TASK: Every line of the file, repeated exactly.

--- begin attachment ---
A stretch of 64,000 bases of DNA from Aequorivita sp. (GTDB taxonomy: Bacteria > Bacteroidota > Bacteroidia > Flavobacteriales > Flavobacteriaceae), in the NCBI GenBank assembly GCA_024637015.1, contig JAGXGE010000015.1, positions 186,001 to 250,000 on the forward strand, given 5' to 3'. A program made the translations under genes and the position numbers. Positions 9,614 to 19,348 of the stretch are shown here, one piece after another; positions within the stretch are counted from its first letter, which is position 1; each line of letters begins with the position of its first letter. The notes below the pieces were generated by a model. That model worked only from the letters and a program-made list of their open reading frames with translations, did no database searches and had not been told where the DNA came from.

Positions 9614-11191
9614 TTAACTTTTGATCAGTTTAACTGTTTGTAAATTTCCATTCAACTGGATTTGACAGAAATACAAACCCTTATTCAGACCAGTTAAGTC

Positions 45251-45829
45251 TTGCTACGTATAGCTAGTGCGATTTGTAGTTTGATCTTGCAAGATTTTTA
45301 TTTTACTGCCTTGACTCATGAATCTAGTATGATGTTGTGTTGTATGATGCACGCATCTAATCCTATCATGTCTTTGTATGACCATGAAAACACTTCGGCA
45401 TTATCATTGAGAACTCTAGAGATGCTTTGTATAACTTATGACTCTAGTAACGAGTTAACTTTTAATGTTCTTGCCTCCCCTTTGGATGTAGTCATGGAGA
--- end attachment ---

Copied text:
A stretch of 64,000 bases of DNA from Aequorivita sp. (GTDB taxonomy: Bacteria > Bacteroidota > Bacteroidia > Flavobacteriales > Flavobacteriaceae), in the NCBI GenBank assembly GCA_024637015.1, contig JAGXGE010000015.1, positions 186,001 to 250,000 on the forward strand, given 5' to 3'. A program made the translations under genes and the position numbers. Positions 9,614 to 19,348 of the stretch are shown here, one piece after another; positions within the stretch are counted from its first letter, which is position 1; each line of letters begins with the position of its first letter. The notes below the pieces were generated by a model. That model worked only from the letters and a program-made list of their open reading frames with translations, did no database searches and had not been told where the DNA came from.

Positions 9614-11191
9614 TTAACTTTTGATCAGTTTAACTGTTTGTAAATTTCCATTCAACTGGATTTGACAGAAATACAAACCCTTATTCAGACCAGTTAAGTC

Positions 45251-45829
45251 TTGCTACGTATAGCTAGTGCGATTTGTAGTTTGATCTTGCAAGATTTTTA
45301 TTTTACTGCCTTGACTCATGAATCTAGTATGATGTTGTGTTGTATGATGCACGCATCTAATCCTATCATGTCTTTGTATGACCATGAAAACACTTCGGCA
45401 TTATCATTGAGAACTCTAGAGATGCTTTGTATAACTTATGACTCTAGTAACGAGTTAACTTTTAATGTTCTTGCCTCCCCTTTGGATGTAGTCATGGAGA